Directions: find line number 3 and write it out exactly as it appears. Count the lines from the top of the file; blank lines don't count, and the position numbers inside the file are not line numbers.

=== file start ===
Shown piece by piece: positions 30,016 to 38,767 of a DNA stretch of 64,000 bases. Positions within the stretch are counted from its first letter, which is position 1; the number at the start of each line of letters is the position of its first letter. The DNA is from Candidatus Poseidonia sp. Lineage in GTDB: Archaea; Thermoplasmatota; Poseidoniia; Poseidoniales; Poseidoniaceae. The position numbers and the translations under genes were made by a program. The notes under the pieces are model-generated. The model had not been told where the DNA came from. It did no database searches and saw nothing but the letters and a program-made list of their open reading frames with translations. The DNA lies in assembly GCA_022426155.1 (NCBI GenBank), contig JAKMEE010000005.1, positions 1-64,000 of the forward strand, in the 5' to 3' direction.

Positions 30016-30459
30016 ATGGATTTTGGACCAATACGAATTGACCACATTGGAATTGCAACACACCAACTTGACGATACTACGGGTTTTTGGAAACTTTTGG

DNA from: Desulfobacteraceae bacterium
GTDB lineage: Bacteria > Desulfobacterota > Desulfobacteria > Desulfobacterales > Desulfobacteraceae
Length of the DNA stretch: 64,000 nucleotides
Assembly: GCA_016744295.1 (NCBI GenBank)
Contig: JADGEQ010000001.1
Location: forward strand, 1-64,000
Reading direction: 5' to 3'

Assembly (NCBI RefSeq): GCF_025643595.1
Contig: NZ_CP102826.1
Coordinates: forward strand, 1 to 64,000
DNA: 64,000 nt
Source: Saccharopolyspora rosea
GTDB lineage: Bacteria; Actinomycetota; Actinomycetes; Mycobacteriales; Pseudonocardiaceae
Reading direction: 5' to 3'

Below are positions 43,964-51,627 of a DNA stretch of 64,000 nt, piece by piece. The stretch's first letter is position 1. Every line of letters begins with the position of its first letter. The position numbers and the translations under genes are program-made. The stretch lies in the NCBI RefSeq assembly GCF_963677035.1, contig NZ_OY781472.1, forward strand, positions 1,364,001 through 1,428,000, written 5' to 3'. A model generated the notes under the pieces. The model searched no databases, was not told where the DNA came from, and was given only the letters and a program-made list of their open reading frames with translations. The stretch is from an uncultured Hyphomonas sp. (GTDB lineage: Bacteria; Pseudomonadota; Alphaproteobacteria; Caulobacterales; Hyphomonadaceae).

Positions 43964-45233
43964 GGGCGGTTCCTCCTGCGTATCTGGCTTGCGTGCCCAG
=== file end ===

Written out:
30016 ATGGATTTTGGACCAATACGAATTGACCACATTGGAATTGCAACACACCAACTTGACGATACTACGGGTTTTTGGAAACTTTTGG